Thoughts on Cuban Travel Policy
Last week, Brenda Farrington of the AP wrote a quick piece on the wire about President Barack Obama’s plan to loosen Cuban travel policy to allow students and church groups to go to the communist country. This is another good step as we attempt to lower the Palm Curtain. According to the White House statements and Farrington’s reportage, students seeking scholastic credit and churches traveling for religious purposes will be able to go to Cuba. Quoting Farrington, “The plan will also let any American send as much as $500 every three months to Cuban citizens who are not part of the Castro administration and are not members of the Communist Party.” Additionally, more airports will be permitted to run charter services to Cuba. Currently only airports in Miami, Los Angeles and New York City offer authorized charters to Cuba. According to the new statutes, any international airport with proper customs and immigration facilities can run charters from that airport as long as they are working with licensed agents and so on.
President Obama has ordered these changes and they don’t require any other branch of US Government to sign off. In another week, this is the new rule of the road. Naysayers think this won’t change the lives of average Cubans, but I think that’s baloney. The effects of social interaction between people of the world even one person at a time ALWAYS promotes change and progress. Call it an overly rose-tinted world view, but I have lived it and seen it happen. And in more than one country.
Farrington quotes U.S. Rep. Ileana Ros-Lehtinen, R-Fla., and the House Foreign Affairs Committee chair as saying that, “Loosening these regulations will not help foster a pro-democracy environment in Cuba. These changes will not aid in ushering in respect for human rights. And they certainly will not help the Cuban people free themselves from the tyranny that engulfs them. These changes undermine U.S. foreign policy and security objectives and will bring economic benefits to the Cuban regime.”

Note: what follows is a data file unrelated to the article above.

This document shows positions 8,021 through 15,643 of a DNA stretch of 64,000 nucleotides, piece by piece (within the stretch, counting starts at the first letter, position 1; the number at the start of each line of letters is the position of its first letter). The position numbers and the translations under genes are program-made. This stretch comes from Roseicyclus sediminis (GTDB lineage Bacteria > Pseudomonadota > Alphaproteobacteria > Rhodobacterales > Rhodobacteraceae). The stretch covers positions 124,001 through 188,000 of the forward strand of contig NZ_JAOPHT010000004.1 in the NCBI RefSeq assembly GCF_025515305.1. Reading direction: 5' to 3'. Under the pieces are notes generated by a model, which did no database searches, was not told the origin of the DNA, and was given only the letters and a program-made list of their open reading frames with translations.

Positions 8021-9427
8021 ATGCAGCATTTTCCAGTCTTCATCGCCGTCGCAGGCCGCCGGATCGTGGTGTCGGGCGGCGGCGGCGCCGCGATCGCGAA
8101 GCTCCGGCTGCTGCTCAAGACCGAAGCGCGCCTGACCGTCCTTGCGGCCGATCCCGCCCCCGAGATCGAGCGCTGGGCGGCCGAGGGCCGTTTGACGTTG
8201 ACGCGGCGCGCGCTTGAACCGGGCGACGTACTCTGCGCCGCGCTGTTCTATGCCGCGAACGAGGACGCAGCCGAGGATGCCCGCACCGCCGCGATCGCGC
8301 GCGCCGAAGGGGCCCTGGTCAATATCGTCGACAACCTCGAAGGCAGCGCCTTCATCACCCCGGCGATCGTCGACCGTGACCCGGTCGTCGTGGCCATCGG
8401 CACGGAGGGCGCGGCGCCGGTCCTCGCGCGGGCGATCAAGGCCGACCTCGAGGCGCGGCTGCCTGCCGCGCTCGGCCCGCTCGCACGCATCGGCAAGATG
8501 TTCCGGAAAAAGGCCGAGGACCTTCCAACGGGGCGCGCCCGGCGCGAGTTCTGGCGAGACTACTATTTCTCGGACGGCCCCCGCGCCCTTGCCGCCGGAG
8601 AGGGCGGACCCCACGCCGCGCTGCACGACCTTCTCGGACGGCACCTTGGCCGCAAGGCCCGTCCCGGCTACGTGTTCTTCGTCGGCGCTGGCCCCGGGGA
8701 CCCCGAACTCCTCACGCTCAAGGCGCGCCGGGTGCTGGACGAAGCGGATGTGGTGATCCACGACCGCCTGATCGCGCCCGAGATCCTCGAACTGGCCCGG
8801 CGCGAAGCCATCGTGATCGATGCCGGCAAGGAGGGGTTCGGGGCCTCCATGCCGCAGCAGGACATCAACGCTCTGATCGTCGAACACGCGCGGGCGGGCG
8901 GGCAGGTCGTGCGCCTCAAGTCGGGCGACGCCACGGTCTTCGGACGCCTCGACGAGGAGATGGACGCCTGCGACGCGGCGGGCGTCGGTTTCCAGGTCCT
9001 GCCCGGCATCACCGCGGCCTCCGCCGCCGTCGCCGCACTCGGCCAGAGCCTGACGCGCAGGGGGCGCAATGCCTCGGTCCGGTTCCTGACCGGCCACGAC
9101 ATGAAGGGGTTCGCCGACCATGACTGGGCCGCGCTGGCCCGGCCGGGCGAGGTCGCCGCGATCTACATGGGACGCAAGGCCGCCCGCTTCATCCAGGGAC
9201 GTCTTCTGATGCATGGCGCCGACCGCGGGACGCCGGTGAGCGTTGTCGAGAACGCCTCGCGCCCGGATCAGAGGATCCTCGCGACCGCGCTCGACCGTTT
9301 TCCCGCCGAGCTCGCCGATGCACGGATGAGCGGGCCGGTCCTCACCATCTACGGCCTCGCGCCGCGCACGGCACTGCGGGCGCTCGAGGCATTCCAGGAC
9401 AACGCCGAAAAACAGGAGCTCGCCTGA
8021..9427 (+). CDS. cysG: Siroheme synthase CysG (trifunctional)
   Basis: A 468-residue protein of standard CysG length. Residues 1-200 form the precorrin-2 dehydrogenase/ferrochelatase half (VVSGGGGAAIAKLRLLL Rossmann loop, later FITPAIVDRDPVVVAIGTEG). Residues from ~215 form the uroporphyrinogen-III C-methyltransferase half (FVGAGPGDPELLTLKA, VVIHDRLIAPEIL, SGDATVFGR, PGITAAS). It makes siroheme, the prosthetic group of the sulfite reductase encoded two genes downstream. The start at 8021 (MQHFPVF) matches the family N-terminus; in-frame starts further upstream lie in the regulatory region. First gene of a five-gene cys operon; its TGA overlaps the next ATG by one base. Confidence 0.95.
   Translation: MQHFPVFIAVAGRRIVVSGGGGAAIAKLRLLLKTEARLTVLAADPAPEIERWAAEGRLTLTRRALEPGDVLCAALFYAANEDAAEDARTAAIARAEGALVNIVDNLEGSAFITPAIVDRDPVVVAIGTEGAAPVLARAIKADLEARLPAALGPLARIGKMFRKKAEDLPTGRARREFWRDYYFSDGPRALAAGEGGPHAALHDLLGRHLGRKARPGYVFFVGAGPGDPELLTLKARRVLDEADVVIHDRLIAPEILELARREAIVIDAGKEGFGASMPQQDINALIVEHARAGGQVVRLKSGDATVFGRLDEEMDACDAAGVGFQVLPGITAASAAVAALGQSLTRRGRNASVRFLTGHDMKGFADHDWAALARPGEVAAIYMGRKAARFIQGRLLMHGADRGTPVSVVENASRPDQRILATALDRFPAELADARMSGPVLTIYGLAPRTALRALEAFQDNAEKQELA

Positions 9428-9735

Wow! Slow down Madame Chairperson! I get it, you need to sound tough, we know you need to get re-elected and we know this is a hot button issue for your constituency back home in your district but really…interaction with free peoples of the world always helps foster pro democracy movements. I spent time in Cuba last year shooting a Bizarre World episode and let me tell you, democracy and the current political situation in Cuba was a nightly dinnertime conversation with our Cuban friends in every city we visited. Their curiosity about us was insatiable, their frank and candid description of their lives was moving and illuminating. I had no idea about the depth and breadth of the amazing education and medical systems in Cuba, much in the same way I was appalled at the lack of access to fresh foods, even products like milk or mangoes, that the average Cuban has or more aptly put, doesn’t have. The free exchange of viewpoints encouraged by more travel to hotspots like Cuba can only bring about change for the better. The more Americans who go to Cuba, well, the greater the level of understanding there will be and the faster we will see a free democratic Cuba.
So far, decades of isolation hasn’t helped, has it Congresswoman? I can’t for the life of me figure out on any level how just one piece of this legislation, the new increased cap on funds allowed to be sent for example, wont vastly improve the average Cuban citizens living standards and freedom from their own government’s archaic and sometimes unfathomably silly rules and regulations about fishing or food production. Right now Cuban citizens aren’t even allowed on boats, which is why so many risk life and limb float fishing on Styrofoam blocks, and farmers regularly “suicide” their cows on train tracks to avoid police enforcing meat quotas.
Bringing about reforms that will make life better for the average Cuban citizen is something that the Cuban government needs to do. It’s not our country, but what we can do (and should do) at every opportunity is practice attraction to our way of life, and advocate for change from the ground up in that country by a regular free exchange of ideas. Lifting travel restrictions is a great idea, and I applaud President Obama. I hope in the coming months he removes all restrictions for Americans so more of our citizens can visit this beautiful island nation and see what goes on there for themselves.